My photographs of Sutton Hoo taken in May and August of this year show how the high temperatures and low rainfall have had transformed the archaeological landscape of NT Sutton Hoo. The dry conditions are highlighting features.
Work is continuing to protect the lighthouse on Orford Ness, Suffolk from further encroachment by the sea (‘Orfordness Lighthouse: Volunteers’ battle against the sea‘, BBC News 12 August 2018).
The lighthouse is now managed by the Orfordness Lighthouse Trust. It was constructed in 1792.
Historic England has issued a list of the Top 10 Heritage Sites in England (Mark Brown, “New top 10 of heritage sites maps out the history of England”, The Guardian 12 June 2018).
The sites are:
- Sutton Hoo, Suffolk
- Angel of the North, Gateshead
- St Paul’s Cathedral
- Coventry Cathedral
- Tate Modern
- the Barbara Hepworth museum and sculpture park, St Ives, Cornwall
- the Yorkshire Sculpture Park near Wakefield
- Kelmscott Manor, Oxfordshire
- Chatsworth House, Derbyshire
- the Minack theatre, Cornwall
What would be in your top 10 sites for England?
The Abbey of St Edmund Heritage Partnership has received £9,900 from the HLF to develop its interpretation of the abbey precinct (“Abbey of St Edmund project gains National Lottery backing“, St Edmundsbury Borough Council, Press Release, 8 June 2018).
The money from the Heritage Lottery Fund will help prepare for the work that will take place after those studies are completed, by enabling the Heritage Partnership to develop organisational capacity and establish an independent not-for-profit organisation. It will also be used to procure management consultancy, skills training and IT equipment and to enable lessons to be learned from the success of another project at a former Benedictine Abbey elsewhere in the country.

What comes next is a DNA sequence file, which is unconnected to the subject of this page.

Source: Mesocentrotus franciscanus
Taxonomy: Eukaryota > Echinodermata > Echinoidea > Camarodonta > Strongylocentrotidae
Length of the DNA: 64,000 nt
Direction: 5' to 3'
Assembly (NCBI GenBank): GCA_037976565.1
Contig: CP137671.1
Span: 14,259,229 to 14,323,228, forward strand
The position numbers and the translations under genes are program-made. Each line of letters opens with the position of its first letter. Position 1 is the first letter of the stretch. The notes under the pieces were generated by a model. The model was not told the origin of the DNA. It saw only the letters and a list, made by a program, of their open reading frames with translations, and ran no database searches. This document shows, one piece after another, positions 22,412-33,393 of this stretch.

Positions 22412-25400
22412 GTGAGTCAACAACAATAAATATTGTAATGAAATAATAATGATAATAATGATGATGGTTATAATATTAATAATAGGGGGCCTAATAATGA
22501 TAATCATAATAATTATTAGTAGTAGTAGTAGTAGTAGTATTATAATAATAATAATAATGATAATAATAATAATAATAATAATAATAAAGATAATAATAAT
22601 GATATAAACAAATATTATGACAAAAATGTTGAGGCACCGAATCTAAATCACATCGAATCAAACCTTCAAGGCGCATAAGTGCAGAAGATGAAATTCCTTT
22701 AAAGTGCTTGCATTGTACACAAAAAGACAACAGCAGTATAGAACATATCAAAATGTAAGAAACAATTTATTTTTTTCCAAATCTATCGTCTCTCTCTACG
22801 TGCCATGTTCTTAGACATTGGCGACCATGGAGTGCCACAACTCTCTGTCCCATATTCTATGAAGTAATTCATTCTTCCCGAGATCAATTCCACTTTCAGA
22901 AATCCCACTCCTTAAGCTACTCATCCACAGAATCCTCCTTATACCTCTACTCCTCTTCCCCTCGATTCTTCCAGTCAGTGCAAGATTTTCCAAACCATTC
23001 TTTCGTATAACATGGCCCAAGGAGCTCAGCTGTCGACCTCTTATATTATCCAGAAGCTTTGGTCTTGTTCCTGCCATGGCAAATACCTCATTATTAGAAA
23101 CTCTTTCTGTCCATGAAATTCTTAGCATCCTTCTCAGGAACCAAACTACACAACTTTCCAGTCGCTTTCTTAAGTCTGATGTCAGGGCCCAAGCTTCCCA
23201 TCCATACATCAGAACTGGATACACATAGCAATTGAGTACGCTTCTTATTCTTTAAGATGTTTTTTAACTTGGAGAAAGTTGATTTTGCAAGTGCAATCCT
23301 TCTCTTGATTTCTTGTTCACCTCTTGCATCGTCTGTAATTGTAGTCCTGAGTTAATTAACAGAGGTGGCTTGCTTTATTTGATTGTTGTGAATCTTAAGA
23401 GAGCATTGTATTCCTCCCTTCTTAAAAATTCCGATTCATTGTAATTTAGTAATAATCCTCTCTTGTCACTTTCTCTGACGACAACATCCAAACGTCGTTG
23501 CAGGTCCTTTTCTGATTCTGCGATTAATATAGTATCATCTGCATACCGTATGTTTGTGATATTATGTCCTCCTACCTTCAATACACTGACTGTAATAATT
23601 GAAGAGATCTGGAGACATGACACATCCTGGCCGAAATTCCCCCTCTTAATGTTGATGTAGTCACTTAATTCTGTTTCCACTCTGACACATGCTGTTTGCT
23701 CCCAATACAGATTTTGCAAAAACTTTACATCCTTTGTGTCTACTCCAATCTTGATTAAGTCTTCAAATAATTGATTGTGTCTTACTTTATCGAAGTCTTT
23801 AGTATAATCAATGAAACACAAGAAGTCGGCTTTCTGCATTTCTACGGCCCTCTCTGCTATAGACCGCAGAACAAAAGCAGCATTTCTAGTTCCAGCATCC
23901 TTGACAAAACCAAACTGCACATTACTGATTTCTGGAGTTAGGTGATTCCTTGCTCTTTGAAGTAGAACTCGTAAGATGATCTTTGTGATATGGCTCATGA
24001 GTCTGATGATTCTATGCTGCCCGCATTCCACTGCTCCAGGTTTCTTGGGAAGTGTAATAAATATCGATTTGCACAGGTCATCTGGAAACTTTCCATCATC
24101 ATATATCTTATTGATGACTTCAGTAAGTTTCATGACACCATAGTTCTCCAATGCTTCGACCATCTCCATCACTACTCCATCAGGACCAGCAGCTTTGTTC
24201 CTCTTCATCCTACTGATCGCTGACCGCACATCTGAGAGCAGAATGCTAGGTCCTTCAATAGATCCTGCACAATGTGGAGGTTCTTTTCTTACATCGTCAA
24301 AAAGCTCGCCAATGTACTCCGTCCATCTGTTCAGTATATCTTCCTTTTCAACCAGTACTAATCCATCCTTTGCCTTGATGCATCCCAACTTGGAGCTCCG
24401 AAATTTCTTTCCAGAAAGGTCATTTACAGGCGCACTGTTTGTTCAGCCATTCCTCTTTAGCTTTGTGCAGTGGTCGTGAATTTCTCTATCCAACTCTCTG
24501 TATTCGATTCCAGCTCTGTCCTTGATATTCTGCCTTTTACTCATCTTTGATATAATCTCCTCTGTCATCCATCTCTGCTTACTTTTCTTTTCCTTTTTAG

That in turn will mean that it will be better positioned to raise funds in the future while also developing the capacity required to deliver on major heritage and education projects.
The Abbey of St Edmund Heritage Partnership is led by St Edmundsbury Cathedral in collaboration with St Edmundsbury Borough Council and representatives of Suffolk County Council, Historic England, English Heritage, the University of East Anglia, the University of Suffolk, the Bury Society and several local community groups as well as specialist architects, historians and archaeologists.
Some investigatory excavations were taking place at National Trust Sutton Hoo this last week in preparation for the construction of a viewing tower adjacent to the mound where the ship burial was excavation. This HLF funded project will enhance the public experience of what is one of the most important archaeological sites in Suffolk.
Archaeologists from MOLA have been investigating a Bronze Age ditch feature (with some contextualised pottery).
In 2015 a temporary scaffolding tower was erected to see how it changed the way that the public viewed the mounds.
The Old Customs House on the Wet Dock in Ipswich was completed in 1845 by J. M. Clark (who had won a competition to build it). It has a Tuscan portico, and a clock tower at the north-west corner. The Customs House was adjacent to the wet dock part of the developments in Ipswich designed by Henry Robinson Palmer (1795-1844) in 1837 and opened in 1842.
Heritage Futures hosted the RSA Heritage Network event for Suffolk this evening. Around 50 guests from across the region listened to presentations on the heritage index (David Gill), museums in Suffolk (Jenna Ingamells) and the Hold (Amy Rushton). There was an extended time of discussion to consider the three RSA themes relating to:
- the challenges facing heritage in our region / country
- the solutions
- the develop of networks to support heritage
Further details about the event can be found in the press release.